It is the combination of pressure and temperature demonstrated at scale that makes this such a breakthrough for solar power.

Commercial solar thermal power plants around the world use subcritical steam, operating at similar temperatures but at lower pressure.

If these plants were able to move to supercritical steam, it would increase the efficiency and help to lower the cost of solar electricity.

The $9.7 million research program is supported by the Australian Renewable Energy Agency (ARENA) and is part of a broader collaboration with Abengoa Solar, the largest supplier of solar thermal electricity in the world.

CSIRO and Abengoa Solar, with support from ARENA, are developing advanced solar storage to provide solar electricity at any time, day or night.

The breakthrough was made at the CSIRO Energy Centre, Newcastle, home to Australia’s low emission and renewable energy research.

The centre includes two solar thermal test plants featuring more than 600 mirrors (heliostats) directed at two towers housing solar receivers and turbines.

Although there is still work to be done before this technology is ready for commercialisation, ARENA CEO Ivor Frischknecht acknowledged the significant achievement, saying it demonstrates the importance of research and development.

‘This breakthrough brings solar thermal energy a step closer to cost competitiveness with fossil fuel generated power,’ Mr Fri

Previous articleMungo’s Crossword N021
Next articleFins Restaurant

Support The Echo

Keeping the community together and the community voice loud and clear is what The Echo is about. More than ever we need your help to keep this voice alive and thriving in the community.

Like all businesses we are struggling to keep food on the table of all our local and hard working journalists, artists, sales, delivery and drudges who keep the news coming out to you both in the newspaper and online. If you can spare a few dollars a week – or maybe more – we would appreciate all the support you are able to give to keep the voice of independent, local journalism alive.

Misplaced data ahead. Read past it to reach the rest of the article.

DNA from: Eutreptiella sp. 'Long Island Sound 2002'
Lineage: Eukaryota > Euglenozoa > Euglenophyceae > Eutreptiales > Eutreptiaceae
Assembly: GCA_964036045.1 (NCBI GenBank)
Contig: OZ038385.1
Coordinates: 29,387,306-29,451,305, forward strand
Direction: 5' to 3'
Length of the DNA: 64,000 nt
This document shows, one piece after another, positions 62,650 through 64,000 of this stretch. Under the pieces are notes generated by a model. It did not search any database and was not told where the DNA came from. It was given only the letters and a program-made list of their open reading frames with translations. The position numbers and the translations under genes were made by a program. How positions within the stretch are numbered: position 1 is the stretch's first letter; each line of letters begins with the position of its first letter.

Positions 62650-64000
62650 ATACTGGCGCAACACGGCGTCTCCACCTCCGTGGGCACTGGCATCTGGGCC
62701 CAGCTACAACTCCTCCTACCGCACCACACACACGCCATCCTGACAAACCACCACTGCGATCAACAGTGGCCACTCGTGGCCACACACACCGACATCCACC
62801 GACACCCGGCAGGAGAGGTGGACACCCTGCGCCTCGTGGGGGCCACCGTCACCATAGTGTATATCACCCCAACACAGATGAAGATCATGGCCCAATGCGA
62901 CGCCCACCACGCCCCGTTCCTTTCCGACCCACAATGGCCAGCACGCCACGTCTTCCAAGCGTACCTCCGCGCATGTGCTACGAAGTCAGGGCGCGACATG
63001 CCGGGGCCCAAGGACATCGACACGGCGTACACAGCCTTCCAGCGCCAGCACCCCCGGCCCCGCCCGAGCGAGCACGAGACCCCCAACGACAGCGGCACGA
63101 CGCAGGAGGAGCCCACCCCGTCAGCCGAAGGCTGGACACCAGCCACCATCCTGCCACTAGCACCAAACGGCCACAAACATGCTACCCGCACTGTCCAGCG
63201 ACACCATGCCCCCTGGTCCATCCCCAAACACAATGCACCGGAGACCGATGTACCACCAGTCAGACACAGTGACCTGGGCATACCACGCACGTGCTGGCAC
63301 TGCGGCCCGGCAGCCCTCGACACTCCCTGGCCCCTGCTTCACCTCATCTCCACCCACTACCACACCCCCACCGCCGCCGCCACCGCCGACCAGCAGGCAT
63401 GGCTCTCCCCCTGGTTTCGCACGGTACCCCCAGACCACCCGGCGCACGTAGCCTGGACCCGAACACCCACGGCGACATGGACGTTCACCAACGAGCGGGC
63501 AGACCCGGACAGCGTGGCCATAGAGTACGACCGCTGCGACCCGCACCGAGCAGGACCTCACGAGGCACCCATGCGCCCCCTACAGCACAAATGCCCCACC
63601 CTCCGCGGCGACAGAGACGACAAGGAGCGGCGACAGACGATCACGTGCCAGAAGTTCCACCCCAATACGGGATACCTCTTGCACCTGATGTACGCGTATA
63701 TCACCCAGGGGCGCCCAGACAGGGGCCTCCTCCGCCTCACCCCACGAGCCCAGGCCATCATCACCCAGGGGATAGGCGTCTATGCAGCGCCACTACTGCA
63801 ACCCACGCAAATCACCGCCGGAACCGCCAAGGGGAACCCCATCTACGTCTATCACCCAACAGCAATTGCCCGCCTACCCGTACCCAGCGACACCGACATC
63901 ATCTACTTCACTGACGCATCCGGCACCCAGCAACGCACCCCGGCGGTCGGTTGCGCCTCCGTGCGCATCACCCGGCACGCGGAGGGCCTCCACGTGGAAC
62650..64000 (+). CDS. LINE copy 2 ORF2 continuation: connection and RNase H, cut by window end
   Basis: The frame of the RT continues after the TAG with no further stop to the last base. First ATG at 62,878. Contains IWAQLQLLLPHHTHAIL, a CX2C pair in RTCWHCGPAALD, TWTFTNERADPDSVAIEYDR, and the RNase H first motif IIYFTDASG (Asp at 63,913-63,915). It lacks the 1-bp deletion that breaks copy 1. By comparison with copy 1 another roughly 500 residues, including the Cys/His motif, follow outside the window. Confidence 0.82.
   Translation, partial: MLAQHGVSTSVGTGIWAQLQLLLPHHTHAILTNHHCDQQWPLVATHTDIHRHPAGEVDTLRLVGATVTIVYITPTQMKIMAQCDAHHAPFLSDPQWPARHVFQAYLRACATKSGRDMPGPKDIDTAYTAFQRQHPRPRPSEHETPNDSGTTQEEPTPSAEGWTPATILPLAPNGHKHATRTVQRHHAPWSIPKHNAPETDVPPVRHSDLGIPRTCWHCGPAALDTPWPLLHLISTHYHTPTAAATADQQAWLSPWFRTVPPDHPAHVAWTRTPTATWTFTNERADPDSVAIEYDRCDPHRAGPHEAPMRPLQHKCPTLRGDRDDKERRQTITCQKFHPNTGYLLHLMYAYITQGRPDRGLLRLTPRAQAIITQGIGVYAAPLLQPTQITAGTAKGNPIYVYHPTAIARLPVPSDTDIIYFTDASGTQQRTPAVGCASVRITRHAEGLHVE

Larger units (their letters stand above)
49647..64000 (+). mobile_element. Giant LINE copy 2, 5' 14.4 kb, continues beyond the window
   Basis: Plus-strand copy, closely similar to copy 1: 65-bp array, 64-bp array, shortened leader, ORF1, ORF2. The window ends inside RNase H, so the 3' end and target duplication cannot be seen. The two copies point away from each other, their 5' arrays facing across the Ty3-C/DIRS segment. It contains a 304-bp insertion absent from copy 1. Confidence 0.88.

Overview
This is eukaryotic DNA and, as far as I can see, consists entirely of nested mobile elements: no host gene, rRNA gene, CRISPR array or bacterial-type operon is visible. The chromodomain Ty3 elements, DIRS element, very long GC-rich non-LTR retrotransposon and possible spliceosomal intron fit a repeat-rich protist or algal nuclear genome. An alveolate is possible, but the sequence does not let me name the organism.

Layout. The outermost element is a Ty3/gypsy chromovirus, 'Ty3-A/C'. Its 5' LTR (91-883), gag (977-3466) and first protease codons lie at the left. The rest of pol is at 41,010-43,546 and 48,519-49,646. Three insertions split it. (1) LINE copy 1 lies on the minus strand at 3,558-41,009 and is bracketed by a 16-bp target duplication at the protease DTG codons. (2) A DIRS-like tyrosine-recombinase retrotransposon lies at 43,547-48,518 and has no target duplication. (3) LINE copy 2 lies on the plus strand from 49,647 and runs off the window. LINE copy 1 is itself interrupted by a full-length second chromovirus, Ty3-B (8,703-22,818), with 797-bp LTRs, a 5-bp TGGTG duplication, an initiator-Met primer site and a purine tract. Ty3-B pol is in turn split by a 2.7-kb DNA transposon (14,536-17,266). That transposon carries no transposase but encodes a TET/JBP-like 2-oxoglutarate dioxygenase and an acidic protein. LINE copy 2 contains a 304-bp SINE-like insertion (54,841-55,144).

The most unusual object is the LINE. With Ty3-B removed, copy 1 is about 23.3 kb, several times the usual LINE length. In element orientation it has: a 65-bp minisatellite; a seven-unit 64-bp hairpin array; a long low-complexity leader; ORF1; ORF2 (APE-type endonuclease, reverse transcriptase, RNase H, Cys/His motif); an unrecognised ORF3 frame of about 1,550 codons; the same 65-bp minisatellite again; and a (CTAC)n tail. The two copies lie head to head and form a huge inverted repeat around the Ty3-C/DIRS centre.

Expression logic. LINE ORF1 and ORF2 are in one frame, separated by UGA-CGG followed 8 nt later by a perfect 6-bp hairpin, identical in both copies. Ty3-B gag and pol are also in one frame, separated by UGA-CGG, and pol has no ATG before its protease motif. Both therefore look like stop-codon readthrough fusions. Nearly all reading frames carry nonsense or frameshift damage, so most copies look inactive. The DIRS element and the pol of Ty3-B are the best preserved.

3 COMMENTS

  1. For Gods sake don’t tell the anti-science/climate denialists, yet……………………
    They will only cut funding to it!!

  2. Thats great news..now all the workers who are employed in perfectly safe extraction industries can now be sacked and be given jobs helping tourists cuddle koalas and making lattes…

LEAVE A REPLY

Please enter your comment!
Please enter your name here

Affordable myth

Patricia Warren, Brunswick Heads There is a ‘myth of affordable housing’ in Byron Shire. Well may councillors lament the lack of ‘affordable housing’ in Byron Shire but...

Midwife quits

Deb Walsh, Fernleigh It’s become untenable for me to continue working in hospitals. I have quit. I will be deregistered soon by my own choice. Working with...

Common courtesy

Anonymous, Byron Bay First of all, thank you to those customers who did the right thing and wore their masks in hospitality venues on the weekend. However,...

Poor Council drains

Kate Anderson, Mullumbimby In response to and support of Kerry Gray’s and Robin Gracie’s letters Echo 31 March). The McGoughans Lane blocked drains are the tip...